With just a few pieces of equipment and a simple pair of pantyhose Zelbel has created photographs that could easily be part of a lingerie campaign. Zelbel enjoys photographing artistic nudes and with his work wishes to bridge a gap between western and Asian cultures.


FotoTV.Classic for christmas: A FotoTV Christmas Carol

December 17, 2014 - 17:11 — Robert Schlegel
Tags: Still Life

Eberhard Schuy and the Salty Santa Claus

In this special holiday video, photographer Eberhard Schuy of Loft 2 creates a unique Christmas/New Years memento, exclusively for FotoTV viewers.

Starting with basic materials, such as regular table salt and simple container, Schuy demonstrates step-by-step, how to create an iced-over, frosty Santa Claus, perfect to photograph and use as a holiday card. Although Schuy shows us two unique examples, practically any small item can be used and the creative possibilities are endless.

Normally, the first thing that comes to mind when attempting to photograph ice would be to use ice crystals straight from the freezer. Unfortunately, this technique would last only a few seconds, not leaving much time before melting, making it difficult to capture it on film. Schuy’s technique, creating snow that does not melt by using table salt remedies this problem. The frosted, or iced-over Santa Claus remains exactly as is so that there are no time constraints for making photos.

Moving along, Schuy sets up lighting best for bringing out the structure and detail of the frosty creations. Most photographers are aware of the particulars and troubles when it comes to photographing very bright, or white saturated textures. In addition to the thorough and highly beneficial technical information, Schuy takes several test shots, demonstrating specific techniques and tricks in regards to the lighting to achieve distinct shadows and most authentic looking results, and the results are fun and phenomenal—definitely a great idea for the holidays, as well as a way to try out new ideas.


FotoTV.Classic: Anders Petersen

July 18, 2014 - 16:00 — Robert Schlegel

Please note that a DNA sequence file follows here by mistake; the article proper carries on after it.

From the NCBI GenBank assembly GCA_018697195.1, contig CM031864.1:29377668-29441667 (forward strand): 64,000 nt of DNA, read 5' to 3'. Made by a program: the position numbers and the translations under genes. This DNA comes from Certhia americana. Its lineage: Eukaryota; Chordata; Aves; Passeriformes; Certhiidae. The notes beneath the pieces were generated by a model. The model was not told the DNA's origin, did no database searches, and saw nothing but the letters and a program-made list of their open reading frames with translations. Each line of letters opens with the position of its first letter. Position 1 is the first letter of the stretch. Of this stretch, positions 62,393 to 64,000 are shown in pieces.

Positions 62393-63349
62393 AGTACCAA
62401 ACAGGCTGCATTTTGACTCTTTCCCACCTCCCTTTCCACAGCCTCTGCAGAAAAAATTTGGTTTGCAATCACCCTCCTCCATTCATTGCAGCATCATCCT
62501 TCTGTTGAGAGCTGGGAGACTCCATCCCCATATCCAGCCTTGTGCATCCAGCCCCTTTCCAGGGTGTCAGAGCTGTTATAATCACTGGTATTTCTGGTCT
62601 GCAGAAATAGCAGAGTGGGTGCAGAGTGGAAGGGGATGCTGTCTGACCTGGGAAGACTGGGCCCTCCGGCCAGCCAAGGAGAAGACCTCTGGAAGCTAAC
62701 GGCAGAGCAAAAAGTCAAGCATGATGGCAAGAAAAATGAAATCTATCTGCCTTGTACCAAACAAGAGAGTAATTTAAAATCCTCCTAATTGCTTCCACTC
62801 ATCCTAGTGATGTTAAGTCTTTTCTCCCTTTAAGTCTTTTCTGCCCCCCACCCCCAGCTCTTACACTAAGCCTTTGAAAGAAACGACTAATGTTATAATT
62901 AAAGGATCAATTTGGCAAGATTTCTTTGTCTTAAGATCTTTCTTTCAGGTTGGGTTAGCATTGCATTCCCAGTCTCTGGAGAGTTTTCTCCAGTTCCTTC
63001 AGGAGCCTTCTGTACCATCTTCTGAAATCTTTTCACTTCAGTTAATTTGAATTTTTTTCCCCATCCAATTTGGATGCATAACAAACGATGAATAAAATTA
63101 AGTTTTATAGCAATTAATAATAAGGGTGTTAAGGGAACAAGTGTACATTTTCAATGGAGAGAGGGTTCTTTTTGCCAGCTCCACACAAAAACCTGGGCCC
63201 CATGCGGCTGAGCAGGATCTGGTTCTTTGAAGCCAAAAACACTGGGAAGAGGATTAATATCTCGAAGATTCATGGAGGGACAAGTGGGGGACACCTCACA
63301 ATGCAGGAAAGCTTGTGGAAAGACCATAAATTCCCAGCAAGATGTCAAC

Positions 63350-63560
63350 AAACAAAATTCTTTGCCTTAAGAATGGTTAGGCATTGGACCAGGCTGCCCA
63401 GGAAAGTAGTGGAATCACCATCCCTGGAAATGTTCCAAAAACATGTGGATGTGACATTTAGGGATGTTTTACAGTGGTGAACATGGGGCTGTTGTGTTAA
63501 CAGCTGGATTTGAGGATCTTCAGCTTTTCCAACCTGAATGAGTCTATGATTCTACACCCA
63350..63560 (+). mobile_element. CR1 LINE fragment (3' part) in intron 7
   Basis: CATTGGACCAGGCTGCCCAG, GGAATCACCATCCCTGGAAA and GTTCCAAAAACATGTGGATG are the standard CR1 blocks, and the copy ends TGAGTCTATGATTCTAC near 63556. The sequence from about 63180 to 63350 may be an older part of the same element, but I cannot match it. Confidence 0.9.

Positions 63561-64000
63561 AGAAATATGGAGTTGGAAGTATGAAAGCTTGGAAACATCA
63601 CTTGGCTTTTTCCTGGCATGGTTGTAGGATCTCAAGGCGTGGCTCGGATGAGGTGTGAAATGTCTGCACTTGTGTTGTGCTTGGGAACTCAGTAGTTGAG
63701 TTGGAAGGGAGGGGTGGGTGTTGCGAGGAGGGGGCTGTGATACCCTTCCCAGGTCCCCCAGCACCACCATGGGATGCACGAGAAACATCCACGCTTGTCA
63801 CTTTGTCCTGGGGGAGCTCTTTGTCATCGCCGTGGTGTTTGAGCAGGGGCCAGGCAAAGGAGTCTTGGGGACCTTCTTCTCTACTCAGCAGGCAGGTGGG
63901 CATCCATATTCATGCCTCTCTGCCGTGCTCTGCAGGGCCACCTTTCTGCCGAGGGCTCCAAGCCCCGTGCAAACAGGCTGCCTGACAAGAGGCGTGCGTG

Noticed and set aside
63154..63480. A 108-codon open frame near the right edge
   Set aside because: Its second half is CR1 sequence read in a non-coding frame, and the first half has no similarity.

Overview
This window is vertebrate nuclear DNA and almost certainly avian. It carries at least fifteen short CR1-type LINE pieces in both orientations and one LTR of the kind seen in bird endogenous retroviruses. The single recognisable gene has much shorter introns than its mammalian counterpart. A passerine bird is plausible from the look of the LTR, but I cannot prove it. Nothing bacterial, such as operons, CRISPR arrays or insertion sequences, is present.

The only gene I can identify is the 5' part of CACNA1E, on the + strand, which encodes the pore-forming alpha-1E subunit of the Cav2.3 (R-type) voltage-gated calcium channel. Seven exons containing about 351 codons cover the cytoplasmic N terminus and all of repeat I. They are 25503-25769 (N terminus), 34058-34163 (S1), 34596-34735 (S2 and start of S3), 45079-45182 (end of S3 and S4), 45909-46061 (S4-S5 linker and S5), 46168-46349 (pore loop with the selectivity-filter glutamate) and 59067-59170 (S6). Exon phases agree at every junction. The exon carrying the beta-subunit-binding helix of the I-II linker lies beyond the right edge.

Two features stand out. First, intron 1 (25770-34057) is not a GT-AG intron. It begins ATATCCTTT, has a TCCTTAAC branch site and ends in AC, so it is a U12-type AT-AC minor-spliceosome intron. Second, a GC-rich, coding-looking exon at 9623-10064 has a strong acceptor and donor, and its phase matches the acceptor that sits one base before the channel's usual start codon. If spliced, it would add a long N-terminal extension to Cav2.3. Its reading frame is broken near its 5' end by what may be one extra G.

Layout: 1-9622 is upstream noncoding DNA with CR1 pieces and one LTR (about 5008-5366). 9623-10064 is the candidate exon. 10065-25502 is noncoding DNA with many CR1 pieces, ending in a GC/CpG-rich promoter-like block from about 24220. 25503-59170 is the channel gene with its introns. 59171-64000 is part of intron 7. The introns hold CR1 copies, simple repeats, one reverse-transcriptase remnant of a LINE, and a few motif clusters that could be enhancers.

Tags: Photo-Journalism

Stories from the Café Lehmitz

In this film, Swedish photographer Anders Petersen shares his personal stories about the creation of his impressive and infamous documentary classic photo book “Café Lehmitz”, first published in 1978.

Café Lehmitz was a bar located near the Reeperbahn in Hamburg, Germany. Open for most of 24 hours, it was frequented by all walks of life, from sailors and cabdrivers to prostitutes and striptease dancers. A woman whom Petersen refers to as Gertrude, introduced him to the place at the end of the sixties and for nearly three years would spend most of his days and nights near the tables, benches and dance floor where life was lived to the full, drinking beer and befriending almost everyone he met there. Petersen compares Café Lehmitz to a church, both being places people met and congregated, with the exception that people were allowed to sleep, amongst other things, at the Café.

The book Cafe Lehmitz is an intimate and sometimes brutally graphic portrait of the patrons of a shabby bar in the Reeperbahn, Hamburg's once notorious red-light district. The book's most famous image is that of a tattooed, pleasantly occupied young man snuggling against a voluptuous, laughing woman. In 1985, it was used on the front cover of Tom Waits' classic album, Rain Dogs, in which Waits imagined a grotesque and downbeat world of American drifters and losers.